JAKARTA, April 2 (Bloomberg): Indonesia is proving to be a treasure trove of initial public offerings amid an extended global lull, beating some other major listing venues in total funds raised during the first quarter. And bankers say there’s more to come.
The South-East Asian market recorded US$1.45 billion in IPO proceeds between January and March, its highest-ever first-quarter tally and nearly twice the amount raised in Hong Kong.
Indonesia’s total also exceeded that of Tokyo and London, and at least two more offerings larger than $500 million each are expected to price in early April. IPO proceeds are down more than 60% year-on-year globally and for Asia Pacific.
Jakarta has benefited from listings of state-owned enterprises in a bid to reduce their reliance on the federal budget.
A drive by South-East Asia’s largest economy to integrate itself into the global electric vehicle supply chain is also prompting firms to take advantage of high investor interest in the sector. That said, demand for local offerings will be tested as Chinese tech behemoths led by Alibaba Group Holding Ltd. prepare to list their units in Hong Kong.
"Indonesia remains a focus market and we want to do more” deals there, said Sunil Khaitan, head of equity capital markets for South East Asia at Bank of America Corp. in Singapore. The bank is working on about five more debuts within the next two to three quarters, he said.
Among the widely expected deals that are coming to market include PT Pertamina Hulu Energi, a unit of state-owned oil behemoth PT Pertamina, and palm oil grower Palm Co., which is a subsidiary of PT Perkebunan Nusantara III. PT Pertamina also offered shares in PT Pertamina Geothermal Energy earlier to raise $604 million in what was one of the world’s biggest deals this year.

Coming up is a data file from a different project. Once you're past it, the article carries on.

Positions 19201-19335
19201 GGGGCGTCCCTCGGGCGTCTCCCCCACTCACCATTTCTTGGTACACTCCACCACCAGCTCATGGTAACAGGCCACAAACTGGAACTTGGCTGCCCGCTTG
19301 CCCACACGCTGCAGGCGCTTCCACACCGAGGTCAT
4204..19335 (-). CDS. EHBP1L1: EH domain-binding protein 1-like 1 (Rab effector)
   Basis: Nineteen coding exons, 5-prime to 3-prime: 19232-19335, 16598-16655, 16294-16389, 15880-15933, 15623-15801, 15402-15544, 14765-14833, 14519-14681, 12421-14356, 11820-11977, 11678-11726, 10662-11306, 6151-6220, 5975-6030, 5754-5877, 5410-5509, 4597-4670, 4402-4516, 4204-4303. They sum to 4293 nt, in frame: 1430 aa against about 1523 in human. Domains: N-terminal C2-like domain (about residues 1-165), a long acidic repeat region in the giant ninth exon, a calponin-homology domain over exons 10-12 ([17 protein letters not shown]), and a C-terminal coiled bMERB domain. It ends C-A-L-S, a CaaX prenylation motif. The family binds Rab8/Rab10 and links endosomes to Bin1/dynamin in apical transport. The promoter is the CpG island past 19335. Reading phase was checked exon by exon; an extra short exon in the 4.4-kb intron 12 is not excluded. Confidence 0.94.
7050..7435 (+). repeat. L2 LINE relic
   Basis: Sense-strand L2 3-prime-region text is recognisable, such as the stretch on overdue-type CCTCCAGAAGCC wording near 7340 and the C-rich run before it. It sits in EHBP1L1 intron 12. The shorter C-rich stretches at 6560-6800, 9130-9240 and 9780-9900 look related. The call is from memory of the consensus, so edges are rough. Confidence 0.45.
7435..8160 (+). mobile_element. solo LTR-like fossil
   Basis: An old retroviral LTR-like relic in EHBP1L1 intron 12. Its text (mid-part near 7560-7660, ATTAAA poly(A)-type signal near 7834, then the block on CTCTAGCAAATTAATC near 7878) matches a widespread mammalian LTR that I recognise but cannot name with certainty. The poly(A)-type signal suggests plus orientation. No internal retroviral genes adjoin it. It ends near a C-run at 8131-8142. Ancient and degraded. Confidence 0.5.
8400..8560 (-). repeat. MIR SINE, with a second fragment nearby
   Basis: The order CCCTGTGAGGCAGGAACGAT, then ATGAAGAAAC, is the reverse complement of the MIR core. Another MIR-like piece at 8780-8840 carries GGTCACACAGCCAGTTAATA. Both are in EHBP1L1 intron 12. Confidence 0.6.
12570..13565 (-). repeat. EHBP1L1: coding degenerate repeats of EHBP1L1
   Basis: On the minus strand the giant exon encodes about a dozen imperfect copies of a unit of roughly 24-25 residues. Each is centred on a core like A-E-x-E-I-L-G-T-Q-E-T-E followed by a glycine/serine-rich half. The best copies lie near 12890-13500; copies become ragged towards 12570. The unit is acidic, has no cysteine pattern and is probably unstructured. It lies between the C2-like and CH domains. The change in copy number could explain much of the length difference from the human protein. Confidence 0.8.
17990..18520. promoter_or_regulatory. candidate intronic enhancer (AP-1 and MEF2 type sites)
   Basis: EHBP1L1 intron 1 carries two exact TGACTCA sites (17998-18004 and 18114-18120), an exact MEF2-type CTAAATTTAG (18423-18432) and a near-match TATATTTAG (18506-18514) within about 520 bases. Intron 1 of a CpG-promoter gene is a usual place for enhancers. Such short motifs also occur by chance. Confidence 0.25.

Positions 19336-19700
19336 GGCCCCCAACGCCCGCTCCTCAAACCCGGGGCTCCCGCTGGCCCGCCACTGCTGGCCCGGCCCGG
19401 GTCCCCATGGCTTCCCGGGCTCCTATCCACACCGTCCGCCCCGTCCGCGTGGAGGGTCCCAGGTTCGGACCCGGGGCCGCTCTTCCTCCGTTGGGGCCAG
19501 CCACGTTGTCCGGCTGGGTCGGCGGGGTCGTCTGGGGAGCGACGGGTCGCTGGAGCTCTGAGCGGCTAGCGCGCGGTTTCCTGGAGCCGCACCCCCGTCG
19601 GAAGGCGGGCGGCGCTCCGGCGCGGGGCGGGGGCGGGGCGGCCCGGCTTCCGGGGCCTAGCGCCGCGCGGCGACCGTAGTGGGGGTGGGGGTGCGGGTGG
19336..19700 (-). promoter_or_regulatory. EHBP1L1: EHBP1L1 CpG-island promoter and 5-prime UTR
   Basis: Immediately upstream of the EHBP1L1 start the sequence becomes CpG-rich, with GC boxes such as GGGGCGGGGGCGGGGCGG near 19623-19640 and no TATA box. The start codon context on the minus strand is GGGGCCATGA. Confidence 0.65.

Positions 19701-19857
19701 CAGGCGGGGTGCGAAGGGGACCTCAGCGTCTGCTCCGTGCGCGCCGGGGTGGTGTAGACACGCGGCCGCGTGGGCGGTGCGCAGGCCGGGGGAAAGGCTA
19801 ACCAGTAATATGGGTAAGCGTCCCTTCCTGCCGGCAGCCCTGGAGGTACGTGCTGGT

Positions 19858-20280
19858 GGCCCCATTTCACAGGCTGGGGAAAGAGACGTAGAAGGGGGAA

One of the sectors capturing investors’ attention is the EV-battery space. Indonesia’s large reserves of nickel - a key component in batteries for EVs - have drawn carmakers including Hyundai Motor Co. and Mitsubishi Motors Corp. to set up local plants to ensure continued supply as the nation bans ore exports.
Interest in the nickel industry, which sits at the heart of President Joko Widodo’s vision of developing an end-to-end EV supply chain onshore, has helped producers get top dollar for their IPOs.
Metal and mining firm PT Trimegah Bangun Persada raised $659 million in March in what was Indonesia’s largest offering in over a year. The company, also known as Harita Nickel, had the first EV-related IPO in Jakarta.
Meanwhile, another producer PT Merdeka Battery Materials is taking orders until April 4 for an offering as large as $637 million. It is slated to debut on April 18.
"The EV theme remains strong, I think it’s one of the bright spots for equity capital markets at the moment,” said Udhay Furtado, co-head of ECM, Asia Pacific at Citigroup Inc. "We expect several large Indonesian IPOs coming to market from that sector.”
While the IPO scene in Indonesia is promising, the market could soon fall behind Hong Kong, which looks set to get a boost from some sizable deals.
Cainiao Network Technology Co., the logistics arm of Alibaba Group Holding Ltd., has started preparations with banks for a Hong Kong offering, Bloomberg News reported last week. Two units of JD.com Inc. also filed for IPOs on Thursday.
Weakness in Indonesia’s secondary market is another concern. The benchmark Jakarta Composite Index is down 0.7% this year, trailing the broader Asian gauge, after being one of the world’s top performers in 2022. Pertamina Geothermal’s slide of more than 20% since it’s debut in late February has been uninspiring.
Given the current volatile market conditions, investors "may adjust their risk appetite accordingly,” said Gioshia Ralie, senior country officer for JPMorgan Chase & Co. in Indonesia.
That said, companies are still seen continuing with their preparations for IPOs and bankers expect a flow of mid-to-large size offerings throughout the year as foreign investors hunt for new markets and themes.
"We’re definitely seeing new investors who have never looked at Southeast Asia, never looked at Indonesia before, come out and say: ‘Okay, we want to play this,’” said Bank of America’s Khaitan. Offerings going forward should "actually attract a lot more international participation.” - Bloomberg